As local communities continue to update Covid-19 regulations, local destinations for outdoor recreation may be closed. Please visit official websites for the latest information.

Getting Started with Hot Tent Camping

A cozier camping option.

By Trent Jonas

Getting Started with Hot Tent Camping

With a wood stove and a proper tent, you can take your winter camping adventure to the next level. Tents built for hot camping are designed for wood stove pipes to emit smoke out of the tent—all while keeping the inside warm and toasty. Not only does this allow you to camp in frigid winter conditions, it's also a great tool for cooking your meals. Don't let the winter slow you down. Here's how to get started in hot tent camping.   

The Tent

When it comes to hot tent camping, the tent is the most important consideration: You need a tent that is designed for use with a wood stove. Such tents are often made of canvas or another heat-resistant material and have built-in openings through which you can fit a stove pipe. These openings in the tent canopy, called stove jacks, are reinforced even further against heat, so you can rest easy knowing that you’ll be warm as well as safe from fire and smoke. 

Another characteristic of hot tents is that they tend to have plenty of headroom to allow the stove sufficient space to operate away from the tent’s ceilings and walls. When looking at hot tents, you’ll find the most common models are wall tents and tipi-style tents. The former usually reserve a corner of the tent for the stove, while the latter permit the stove to sit in the center of the tent. Wall tents tend to be heavier and are designed to be left in place for several days or even weeks. They can be used as longer-term winter shelters. Otherwise, you can get a relatively lightweight—8 to 12 pounds—tipi-style tent that can be set up and taken down quickly and easily if you’re on the move.

One final thing to be aware of is that hot tent shelters are typically floorless. This, of course, is to accommodate the stove. So, when planning a hot tent camping adventure, you need to be aware of the ground conditions in the area where you’ll be camping. For example, if you know there will be snow cover, plan to bring a shovel or other implement to dig out a floor for your tent. Or, if the ground is frozen or rocky, or muddy due to a lot of rain, you’ll want to bring the right type of stakes or anchors to accommodate the terrain and to seal the bottom of the tent as tightly to the ground as possible.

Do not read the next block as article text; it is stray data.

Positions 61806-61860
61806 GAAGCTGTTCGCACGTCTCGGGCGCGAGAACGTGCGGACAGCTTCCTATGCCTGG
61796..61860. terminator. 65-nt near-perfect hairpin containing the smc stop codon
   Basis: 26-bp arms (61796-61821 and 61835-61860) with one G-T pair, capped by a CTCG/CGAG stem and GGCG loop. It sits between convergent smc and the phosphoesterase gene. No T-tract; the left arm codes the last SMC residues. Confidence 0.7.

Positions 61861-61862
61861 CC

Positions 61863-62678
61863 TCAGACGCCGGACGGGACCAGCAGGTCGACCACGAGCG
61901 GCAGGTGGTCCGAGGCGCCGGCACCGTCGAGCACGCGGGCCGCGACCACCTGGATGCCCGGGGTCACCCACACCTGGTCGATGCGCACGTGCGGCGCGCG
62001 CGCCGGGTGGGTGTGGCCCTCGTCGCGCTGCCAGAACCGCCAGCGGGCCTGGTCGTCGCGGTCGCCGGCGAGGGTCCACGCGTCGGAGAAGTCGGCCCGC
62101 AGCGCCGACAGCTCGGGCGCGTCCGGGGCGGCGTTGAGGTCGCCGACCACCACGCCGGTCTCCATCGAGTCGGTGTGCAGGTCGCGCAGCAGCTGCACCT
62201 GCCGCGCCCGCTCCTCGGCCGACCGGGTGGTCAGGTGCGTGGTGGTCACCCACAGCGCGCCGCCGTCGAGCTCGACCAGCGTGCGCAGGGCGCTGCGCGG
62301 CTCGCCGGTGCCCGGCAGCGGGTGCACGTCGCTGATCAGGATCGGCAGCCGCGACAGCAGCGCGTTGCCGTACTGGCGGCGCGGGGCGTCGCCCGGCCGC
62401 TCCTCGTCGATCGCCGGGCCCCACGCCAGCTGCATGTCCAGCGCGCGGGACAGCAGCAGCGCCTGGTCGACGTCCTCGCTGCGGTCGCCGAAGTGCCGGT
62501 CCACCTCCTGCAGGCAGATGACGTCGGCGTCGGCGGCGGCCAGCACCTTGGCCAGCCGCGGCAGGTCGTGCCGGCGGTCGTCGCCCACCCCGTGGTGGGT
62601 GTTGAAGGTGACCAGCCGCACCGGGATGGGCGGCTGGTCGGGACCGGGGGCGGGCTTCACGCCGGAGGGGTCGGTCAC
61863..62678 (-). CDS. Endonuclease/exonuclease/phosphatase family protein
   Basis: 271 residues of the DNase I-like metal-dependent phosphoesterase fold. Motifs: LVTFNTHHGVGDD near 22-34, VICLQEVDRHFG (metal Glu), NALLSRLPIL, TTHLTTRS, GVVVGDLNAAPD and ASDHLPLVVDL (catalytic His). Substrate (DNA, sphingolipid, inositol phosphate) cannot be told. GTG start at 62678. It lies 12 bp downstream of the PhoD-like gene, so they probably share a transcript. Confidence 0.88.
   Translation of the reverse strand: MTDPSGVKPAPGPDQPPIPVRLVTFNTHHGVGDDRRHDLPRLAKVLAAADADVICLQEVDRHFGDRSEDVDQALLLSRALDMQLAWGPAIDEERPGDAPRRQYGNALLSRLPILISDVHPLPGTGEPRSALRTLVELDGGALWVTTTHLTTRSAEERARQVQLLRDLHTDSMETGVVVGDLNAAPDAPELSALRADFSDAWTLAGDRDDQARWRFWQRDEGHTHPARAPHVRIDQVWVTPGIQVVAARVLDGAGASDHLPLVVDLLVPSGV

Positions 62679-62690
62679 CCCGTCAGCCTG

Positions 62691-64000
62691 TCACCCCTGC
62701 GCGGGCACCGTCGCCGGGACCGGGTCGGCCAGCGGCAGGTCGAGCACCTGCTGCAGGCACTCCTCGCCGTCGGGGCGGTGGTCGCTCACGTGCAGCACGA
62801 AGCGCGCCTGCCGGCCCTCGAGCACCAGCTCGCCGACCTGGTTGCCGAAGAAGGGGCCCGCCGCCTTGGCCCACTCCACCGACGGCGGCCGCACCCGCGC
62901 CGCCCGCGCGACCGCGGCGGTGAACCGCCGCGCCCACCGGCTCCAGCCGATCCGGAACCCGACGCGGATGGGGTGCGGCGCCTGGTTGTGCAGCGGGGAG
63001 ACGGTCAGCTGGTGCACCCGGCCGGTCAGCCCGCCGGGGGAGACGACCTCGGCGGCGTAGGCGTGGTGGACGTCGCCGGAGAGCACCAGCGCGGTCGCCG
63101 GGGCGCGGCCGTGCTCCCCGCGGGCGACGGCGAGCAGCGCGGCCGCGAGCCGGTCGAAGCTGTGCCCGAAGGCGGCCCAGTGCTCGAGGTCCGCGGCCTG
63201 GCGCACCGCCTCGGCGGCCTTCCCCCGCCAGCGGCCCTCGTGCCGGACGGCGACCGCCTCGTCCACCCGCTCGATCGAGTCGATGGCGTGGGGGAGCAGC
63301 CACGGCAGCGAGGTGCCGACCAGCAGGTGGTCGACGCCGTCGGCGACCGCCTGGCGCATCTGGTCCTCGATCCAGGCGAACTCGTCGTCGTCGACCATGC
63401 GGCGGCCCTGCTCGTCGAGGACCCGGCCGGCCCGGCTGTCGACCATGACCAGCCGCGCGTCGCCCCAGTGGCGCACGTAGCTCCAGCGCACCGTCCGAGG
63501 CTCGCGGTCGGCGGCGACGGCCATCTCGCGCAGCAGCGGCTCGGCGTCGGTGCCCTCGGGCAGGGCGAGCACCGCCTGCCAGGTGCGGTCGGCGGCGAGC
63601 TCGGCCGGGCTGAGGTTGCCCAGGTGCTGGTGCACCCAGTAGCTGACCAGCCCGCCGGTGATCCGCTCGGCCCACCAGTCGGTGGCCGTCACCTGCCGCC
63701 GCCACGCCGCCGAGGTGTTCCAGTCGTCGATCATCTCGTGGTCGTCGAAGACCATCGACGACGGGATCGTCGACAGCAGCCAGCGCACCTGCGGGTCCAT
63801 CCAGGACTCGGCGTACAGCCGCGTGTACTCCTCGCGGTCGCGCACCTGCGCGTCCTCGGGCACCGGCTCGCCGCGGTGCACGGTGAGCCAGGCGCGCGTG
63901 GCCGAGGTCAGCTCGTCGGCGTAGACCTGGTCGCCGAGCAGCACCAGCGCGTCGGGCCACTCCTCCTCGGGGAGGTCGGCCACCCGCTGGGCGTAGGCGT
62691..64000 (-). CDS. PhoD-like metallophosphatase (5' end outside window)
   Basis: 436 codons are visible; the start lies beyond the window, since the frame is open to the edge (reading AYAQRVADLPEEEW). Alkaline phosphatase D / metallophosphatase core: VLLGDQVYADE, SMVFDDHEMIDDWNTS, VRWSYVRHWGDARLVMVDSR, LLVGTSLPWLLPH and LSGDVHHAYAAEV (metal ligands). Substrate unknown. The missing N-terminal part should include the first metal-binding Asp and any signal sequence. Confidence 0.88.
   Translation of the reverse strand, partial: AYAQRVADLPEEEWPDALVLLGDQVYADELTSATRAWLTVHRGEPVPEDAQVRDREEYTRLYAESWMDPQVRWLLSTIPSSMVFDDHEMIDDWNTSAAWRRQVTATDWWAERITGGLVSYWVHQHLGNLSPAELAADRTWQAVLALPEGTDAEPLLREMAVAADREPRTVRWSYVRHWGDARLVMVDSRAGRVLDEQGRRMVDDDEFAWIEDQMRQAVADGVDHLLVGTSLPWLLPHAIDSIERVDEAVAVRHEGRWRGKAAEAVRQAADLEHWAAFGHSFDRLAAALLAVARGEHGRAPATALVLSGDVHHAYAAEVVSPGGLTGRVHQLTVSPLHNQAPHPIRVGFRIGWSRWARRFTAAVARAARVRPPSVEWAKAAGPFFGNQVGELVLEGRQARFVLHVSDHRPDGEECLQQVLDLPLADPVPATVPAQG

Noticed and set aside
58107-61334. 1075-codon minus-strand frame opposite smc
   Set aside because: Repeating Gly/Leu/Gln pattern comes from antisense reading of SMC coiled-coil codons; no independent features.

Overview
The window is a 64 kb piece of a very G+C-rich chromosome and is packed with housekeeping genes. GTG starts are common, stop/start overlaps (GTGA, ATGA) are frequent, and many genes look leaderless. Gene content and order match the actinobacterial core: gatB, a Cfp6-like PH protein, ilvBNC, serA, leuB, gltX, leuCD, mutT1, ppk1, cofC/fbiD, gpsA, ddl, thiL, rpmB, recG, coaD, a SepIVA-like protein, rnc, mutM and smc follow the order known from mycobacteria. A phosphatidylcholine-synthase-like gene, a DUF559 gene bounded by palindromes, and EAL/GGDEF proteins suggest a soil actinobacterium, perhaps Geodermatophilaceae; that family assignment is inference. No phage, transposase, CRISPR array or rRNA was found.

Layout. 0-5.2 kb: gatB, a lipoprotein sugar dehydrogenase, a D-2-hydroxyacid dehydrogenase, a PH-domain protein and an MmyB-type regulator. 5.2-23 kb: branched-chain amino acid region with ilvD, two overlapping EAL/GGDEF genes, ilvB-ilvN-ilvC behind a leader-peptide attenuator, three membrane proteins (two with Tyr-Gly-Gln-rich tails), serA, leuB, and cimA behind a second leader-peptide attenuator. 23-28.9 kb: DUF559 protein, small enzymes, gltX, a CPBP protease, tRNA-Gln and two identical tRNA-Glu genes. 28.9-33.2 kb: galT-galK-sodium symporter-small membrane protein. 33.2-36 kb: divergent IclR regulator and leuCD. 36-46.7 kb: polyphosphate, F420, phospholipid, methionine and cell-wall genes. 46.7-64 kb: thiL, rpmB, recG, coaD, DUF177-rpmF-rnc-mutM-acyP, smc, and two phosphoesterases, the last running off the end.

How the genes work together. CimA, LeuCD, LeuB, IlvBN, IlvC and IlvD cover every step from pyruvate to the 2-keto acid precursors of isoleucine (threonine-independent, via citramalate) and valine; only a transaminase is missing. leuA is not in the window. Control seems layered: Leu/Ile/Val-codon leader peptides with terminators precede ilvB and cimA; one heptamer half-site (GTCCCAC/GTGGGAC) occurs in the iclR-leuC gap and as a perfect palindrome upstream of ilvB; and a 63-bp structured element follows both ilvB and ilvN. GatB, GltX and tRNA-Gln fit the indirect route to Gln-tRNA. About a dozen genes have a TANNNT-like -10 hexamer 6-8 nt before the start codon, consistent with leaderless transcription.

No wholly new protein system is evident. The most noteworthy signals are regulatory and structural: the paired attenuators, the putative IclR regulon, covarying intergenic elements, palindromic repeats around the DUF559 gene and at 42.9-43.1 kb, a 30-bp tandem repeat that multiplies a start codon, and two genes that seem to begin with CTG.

The Stove

When it comes to tent stoves, you’ll have a lot of things to think about before making your choice. To begin, you’ll need to consider the size of the stove relative to your tent. You want a stove that will take up as little space as possible while kicking off enough heat to warm the entire space. A stove that’s too big will cramp the tent and potentially radiate too much heat. On the other hand, a stove that’s too small may leave those farther from the heat with chattering teeth. 

You also want a stove that will fit with your method of travel. If you’re on foot and carrying gear, a lightweight, collapsible stove, like the Peregrine Condor Titanium Tent Stove probably suits your needs best. On the other hand, if weight is not a consideration, you could get a stove with all sorts of bells and whistles, like the Fltom Camp Tent Stove, which comes with integrated shelves and a warming tray. Ultimately, the stove you choose will depend on your tent and the type of camping you do.

Other Considerations

There are a couple other things you’ll need to consider before heading out to camp in a hot tent. First, you’ll want to think about your sleeping arrangements. As mentioned above, in a hot tent, you most likely will not have a floor. If you’re traveling light, you may want to bring a tarp or rug or some other barrier to separate your sleeping pad or sleeping bag from the ground. If weight considerations are not as big an issue, you may want to consider a cot to raise your pad and sleeping bag up off the ground and permit greater air circulation in the tent. 

Finally, how you plan to travel will dictate much about the gear you bring. A solo backpacker is not a likely candidate for hot tent camping, unless they are willing to pack quite heavy or pull a sled or cart behind them. Two or more backpackers may be able to divvy up lightweight hot tent gear sufficiently well to make it work. If you plan on bringing a canvas tent or a larger stove, however, you’ll want to pack it in on an ATV, snowmobile, or 4x4—or even a horse. 

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As local communities continue to update Covid-19 regulations, local destinations for outdoor recreation may be closed. Please visit official websites for the latest information.

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